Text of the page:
Top tips for researchers on how to avoid grant proposal rejection

Top tips for researchers on how to avoid grant proposal rejection

Imagine that you have working tirelessly on a grant proposal keeping all the other work aside, and sent the proposal with a lot of hope. And then you are communicated that your proposal was rejected! This can be extremely disappointing.

To avoid grant proposal rejection, researchers should get a better understanding of the components of a strong and compelling grant proposal. This article provides some great tips and guidelines on writing a grant proposal and also provides next steps in case your proposal gets rejected. 
 

What is a grant proposal?

Grants are non-repayable funds given out by grant makers, often a government department, corporation, foundation, to a recipient, often a non-profit entity, educational institution, business, or an individual. To receive a grant, “grant writing” is required, which is referred to as either a grant proposal or a grant application.
 

What are the features of a good grant proposal?

A good grant proposal has clarity, states the impact of the proposed research, and has a realistic approach. Let us look at each of these qualities in detail.

1. Your grant proposal should have clarity

Your proposal should be clear and should flow well. You should state the objectives of the research and exactly how you plan to attain them.

Ensure that all the objectives directly relate to your hypothesis. Thus, the grant committee will understand the clear thought behind the proposal.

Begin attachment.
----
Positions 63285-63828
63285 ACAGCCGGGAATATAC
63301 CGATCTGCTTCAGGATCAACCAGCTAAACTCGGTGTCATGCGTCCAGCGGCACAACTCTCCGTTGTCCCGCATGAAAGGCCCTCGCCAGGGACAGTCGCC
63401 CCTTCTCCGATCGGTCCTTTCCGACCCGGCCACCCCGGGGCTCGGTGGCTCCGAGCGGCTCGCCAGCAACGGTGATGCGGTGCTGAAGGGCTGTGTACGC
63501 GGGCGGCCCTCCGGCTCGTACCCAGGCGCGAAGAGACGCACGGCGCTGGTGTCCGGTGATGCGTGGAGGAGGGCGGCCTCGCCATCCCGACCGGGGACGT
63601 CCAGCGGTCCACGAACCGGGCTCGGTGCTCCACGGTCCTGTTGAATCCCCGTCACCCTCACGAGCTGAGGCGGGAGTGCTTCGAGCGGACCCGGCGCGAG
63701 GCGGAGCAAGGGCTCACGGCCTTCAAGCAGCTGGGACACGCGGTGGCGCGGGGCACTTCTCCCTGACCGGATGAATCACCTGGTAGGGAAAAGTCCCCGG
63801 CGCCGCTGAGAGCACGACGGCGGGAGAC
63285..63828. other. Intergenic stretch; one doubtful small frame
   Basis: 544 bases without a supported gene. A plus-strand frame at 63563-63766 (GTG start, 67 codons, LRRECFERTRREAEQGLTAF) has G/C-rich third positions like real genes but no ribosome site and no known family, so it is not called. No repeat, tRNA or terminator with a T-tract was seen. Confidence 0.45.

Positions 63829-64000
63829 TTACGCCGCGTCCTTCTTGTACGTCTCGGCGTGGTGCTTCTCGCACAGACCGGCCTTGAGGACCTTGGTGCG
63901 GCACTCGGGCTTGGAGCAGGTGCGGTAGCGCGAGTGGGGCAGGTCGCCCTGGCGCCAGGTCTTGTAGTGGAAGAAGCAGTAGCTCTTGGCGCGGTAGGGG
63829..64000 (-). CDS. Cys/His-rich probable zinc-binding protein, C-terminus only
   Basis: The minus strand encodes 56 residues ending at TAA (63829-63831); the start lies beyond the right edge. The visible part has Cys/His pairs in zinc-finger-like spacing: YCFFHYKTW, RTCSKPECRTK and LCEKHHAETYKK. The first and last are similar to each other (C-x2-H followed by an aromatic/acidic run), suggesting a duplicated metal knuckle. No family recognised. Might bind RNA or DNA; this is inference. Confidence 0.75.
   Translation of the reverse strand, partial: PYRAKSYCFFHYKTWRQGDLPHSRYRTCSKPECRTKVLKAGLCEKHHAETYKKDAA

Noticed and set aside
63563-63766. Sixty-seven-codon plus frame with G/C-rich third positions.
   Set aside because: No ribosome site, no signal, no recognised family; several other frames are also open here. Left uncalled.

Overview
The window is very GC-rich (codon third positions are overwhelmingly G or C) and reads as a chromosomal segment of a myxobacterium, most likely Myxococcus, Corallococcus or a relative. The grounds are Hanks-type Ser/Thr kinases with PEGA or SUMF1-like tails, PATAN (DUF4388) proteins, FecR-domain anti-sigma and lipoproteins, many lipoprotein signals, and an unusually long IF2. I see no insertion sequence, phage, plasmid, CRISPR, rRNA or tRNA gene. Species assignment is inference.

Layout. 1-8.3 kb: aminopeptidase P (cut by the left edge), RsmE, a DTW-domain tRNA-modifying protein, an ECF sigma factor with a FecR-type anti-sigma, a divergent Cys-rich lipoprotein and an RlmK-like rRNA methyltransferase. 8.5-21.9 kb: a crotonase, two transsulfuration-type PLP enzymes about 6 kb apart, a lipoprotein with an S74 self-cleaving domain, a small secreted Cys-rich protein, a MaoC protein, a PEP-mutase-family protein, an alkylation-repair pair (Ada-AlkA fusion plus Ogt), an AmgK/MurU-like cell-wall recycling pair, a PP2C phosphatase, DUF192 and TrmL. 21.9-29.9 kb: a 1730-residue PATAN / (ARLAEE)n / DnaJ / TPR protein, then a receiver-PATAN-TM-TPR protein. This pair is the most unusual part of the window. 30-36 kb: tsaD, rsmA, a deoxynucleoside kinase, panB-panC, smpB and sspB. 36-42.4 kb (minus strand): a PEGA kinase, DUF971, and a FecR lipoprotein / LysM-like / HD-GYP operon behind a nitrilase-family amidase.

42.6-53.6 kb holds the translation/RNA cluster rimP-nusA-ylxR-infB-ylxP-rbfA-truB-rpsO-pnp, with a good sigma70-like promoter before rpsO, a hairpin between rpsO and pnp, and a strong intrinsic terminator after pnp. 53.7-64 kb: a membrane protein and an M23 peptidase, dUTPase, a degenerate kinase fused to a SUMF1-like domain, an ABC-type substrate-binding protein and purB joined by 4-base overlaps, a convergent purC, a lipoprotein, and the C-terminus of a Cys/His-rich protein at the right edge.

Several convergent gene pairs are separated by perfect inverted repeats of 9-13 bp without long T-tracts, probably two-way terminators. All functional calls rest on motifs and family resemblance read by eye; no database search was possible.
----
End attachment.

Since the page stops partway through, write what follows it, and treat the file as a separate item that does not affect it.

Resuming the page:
2. Mention the potential impact of the proposed research

Most grant agencies expect proposals to be holistic. A proposal whose impact can extend beyond research labs and benefit a larger group can likely get accepted.

If your proposal can bring about collaboration between disciplines, have multiple uses, influence students’ learning, or inspire further research, it has chances of getting endorsed.

3. Maintain a realistic approach

Your proposal should provide a logical and realistic account of the methods you intend to use, the estimated timelines, and the resources required.

A proposal promising to deliver precise results may not get a positive response. Instead, grant makers may prefer a proposal that can provide interesting results even if all the objectives are not met.
 

Why are grant proposals rejected?

Understanding the common reasons behind the rejection of grant proposals will help you avoid these pitfalls.

1. The proposal is not suitable for the agency

Your idea may have been innovative and great. But if it does not match the scope and needs of the funding institute, the reviewers may decide to reject your proposal.

Every agency/institute has its own goals and priorities, and these will be the deciding factors for all the proposals submitted to it.

2. The proposal is badly written

Usually, grants have to be written according to the guidelines and requirements of the agency you apply to. You should also ensure that your proposal is well structured, well edited, and free of grammatical and linguistic errors.

A haphazardly written proposal that disregards guidelines and lacks editing might be ignored by funding bodies.

3. The proposal is not persuasive and lacks citations

Your proposal should be written such that the grant committee is convinced about the potential high impact and importance of your proposal. Providing a background for the idea and citing research that prompted your idea would give a solid foundation for your proposal.

You should cite literature wherever required and provide statistics, which will help set your idea in a proper context.
 

What should you do if your proposal is rejected?

If, unfortunately, your grant proposal gets rejected despite taking all necessary steps:

  • Read the reviewers’ comments carefully. They may have pointed out some problems in your proposal you had not foreseen.
  • Check with the grant committee if resubmission of the proposal is possible.
  • If resubmission is not an option, find some other agency that is better suited for your proposal.
  • Ultimately, treat the grant application process as a learning experience.

 

Related reading:

 

Resources:

 

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